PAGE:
When you said it was "starchy", did you mean like mochi? The white layers look like rice flour paste.

More 'pasty' than mochi, I'd say. Kind of yelled 'starch starch starch!', if that makes any sense.

This seems right in line with the Vietnamese che. I often purchase the ones as shown in the plastic cups and they are barely sweet, and though there are usually 4 or 5 types on offer, the underlying theme is contrasting textures; beans, corn, banana, tapicoa pearls, agar shreds, and the like. I was told they are meant to be served over crushed ice but they have a certain appeal on their own when lukewarm right from the shelf. I think one has to erase the Western dessert concept and think of them on their own as an interlude of taste and texture.

Those remind me of the herbal jelly with the large, dark tapioca pearls that I rush to get at Saint's Alp, every time I go back to NYC (sometimes, straight from the airport).

And definitely, Asian gelatine desserts are mostly about texture, a texture I happen to love, but since the ingredients involved are often such blank slates, it would be interesting to add something(s). I'm thinking more interms of aroma than flavour (although a bitter or sour note could be interesting with the mildld sweetness), layers of, say rose and cacao, or citrus and orange blossom might be. Or coffee and coconut cream.


Michaela, aka "Mjx"
Manager, eG Forums
mscioscia@egstaff.org

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Oh, okay. That sounds more like tapioca than mochi. Vietnamese food always puzzles me. I love it, but I can't figure out what half of it is made of, how to pronounce it or how to cook any of it.

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That looks very interesting! I wonder what kind of delicacy is that. We had some of those that looks similar to that here in Manila but I'm not sure if it is really what it is.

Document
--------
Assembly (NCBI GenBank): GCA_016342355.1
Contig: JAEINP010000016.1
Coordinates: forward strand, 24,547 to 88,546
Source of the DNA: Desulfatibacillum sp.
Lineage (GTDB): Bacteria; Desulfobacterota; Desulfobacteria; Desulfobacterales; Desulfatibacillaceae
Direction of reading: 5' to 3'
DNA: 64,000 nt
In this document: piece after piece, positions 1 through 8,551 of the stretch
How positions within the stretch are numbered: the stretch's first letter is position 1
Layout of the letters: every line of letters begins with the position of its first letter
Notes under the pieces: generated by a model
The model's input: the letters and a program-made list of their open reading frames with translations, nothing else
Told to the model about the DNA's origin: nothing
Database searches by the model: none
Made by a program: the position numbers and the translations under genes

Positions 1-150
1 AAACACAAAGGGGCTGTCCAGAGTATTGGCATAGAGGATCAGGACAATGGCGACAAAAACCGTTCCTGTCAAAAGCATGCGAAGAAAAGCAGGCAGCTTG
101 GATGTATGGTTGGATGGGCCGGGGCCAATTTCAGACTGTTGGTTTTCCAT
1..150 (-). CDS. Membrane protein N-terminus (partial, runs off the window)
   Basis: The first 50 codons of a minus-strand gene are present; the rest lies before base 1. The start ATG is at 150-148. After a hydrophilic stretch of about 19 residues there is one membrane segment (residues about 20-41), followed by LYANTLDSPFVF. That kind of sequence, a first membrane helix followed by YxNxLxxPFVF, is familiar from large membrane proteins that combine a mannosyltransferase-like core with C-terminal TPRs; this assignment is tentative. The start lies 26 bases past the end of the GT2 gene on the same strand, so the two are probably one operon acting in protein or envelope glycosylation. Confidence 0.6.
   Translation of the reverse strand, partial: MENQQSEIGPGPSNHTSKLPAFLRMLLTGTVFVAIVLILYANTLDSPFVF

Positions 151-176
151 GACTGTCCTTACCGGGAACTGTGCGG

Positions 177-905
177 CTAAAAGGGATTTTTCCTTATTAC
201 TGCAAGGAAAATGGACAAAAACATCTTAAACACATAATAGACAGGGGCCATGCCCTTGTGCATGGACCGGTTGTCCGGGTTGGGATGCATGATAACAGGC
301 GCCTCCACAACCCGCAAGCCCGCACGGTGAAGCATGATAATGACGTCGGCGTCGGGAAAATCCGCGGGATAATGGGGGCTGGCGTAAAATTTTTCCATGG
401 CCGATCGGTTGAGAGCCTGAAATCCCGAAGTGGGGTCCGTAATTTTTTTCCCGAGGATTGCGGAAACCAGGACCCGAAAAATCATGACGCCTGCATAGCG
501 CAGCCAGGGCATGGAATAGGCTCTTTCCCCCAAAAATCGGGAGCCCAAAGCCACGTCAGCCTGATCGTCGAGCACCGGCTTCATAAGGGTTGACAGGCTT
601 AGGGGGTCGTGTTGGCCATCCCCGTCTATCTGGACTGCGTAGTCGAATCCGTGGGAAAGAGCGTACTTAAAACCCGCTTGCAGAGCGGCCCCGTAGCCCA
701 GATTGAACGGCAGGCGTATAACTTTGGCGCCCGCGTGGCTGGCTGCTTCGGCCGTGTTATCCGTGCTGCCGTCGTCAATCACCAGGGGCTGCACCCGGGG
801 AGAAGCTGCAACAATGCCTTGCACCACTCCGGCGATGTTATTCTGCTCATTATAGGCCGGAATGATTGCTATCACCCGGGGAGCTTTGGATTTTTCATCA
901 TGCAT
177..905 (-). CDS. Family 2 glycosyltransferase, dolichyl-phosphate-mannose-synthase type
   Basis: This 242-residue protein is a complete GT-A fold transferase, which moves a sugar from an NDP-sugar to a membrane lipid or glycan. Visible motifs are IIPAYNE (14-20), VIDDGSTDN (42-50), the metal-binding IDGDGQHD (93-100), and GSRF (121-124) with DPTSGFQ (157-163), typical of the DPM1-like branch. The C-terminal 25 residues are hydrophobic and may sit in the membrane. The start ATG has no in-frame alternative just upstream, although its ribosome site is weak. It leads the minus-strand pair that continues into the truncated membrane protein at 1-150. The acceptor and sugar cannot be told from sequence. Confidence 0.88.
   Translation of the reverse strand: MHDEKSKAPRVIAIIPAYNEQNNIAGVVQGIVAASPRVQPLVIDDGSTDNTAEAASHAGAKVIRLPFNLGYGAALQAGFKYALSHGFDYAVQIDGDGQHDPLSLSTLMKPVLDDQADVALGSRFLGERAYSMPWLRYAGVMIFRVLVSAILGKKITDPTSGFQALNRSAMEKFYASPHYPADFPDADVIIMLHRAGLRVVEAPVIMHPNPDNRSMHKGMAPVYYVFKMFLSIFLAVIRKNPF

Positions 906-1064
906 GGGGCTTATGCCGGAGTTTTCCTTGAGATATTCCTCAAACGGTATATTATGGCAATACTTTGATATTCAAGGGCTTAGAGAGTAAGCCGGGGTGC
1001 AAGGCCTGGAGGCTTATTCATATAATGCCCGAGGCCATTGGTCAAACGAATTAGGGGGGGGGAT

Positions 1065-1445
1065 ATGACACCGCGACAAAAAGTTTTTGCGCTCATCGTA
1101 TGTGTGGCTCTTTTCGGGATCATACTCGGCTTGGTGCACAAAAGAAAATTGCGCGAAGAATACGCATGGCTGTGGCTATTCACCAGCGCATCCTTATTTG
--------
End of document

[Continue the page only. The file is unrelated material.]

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If you try to Google, "Kutsinta" you will see an image of an orange brownish food that looks similar to that.

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that is cool.. I just picked up the green leaf version on the weekend at the asian supermarket here. this one had more flavour than usual because they used coconut milk,creme in it . I actually really like the texture, but my wife is quite put off by it.


"Why is the rum always gone?"

Captain Jack Sparrow

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Actually went back to the shop again to day, and asked the woman who keeps the shop what it was called; I was told 'coconut cake'. I asked for the Vietnamese name, and she just laughed and shook her head. I'll crack this one yet.


Michaela, aka "Mjx"
Manager, eG Forums
mscioscia@egstaff.org

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Look up banh da lon on google.

It seems a likely candidate (BonVivantNL mentions it, upthread), and I was hoping that if I just asked for the name of this sweet today, it would clear that up, but for some reasone, she declined to say. I toyed with the idea of trying to say 'banh da lon', but had doubts about getting some of the more forcible sounding vowels pronounced correctly, and had visions of the shopkeeper rolling about on the floor, convulsed with laughter. So I chickened out.


Michaela, aka "Mjx"
Manager, eG Forums
mscioscia@egstaff.org

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Good lord, banh da lon has its own facebook page. http://www.facebook.com/pages/B%C3%A1nh-da-l%E1%BB%A3n/112681152076156

Maybe the shopkeeper didn't want to possibly offend you by translating the name? (pig skin cake)

Heck, I would have been fine with (in fact was trying to get her to tell me) the Vietnamese name. I'm guessing she felt embarrassed, which I can definitely relate to, so I didn't press it. In Denmark, the name wouldn't be likely to be regarded as offensive (major pork producer).

I need to get the ingredients together, and start experimenting. If I can get my hands on some decent rose water, well, I've been a little obsessed with trying a cacao and rosewater version of this.


Michaela, aka "Mjx"
Manager, eG Forums
mscioscia@egstaff.org

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I had a green one yesterday, DELICIOUS!


Wawa Sizzli FTW!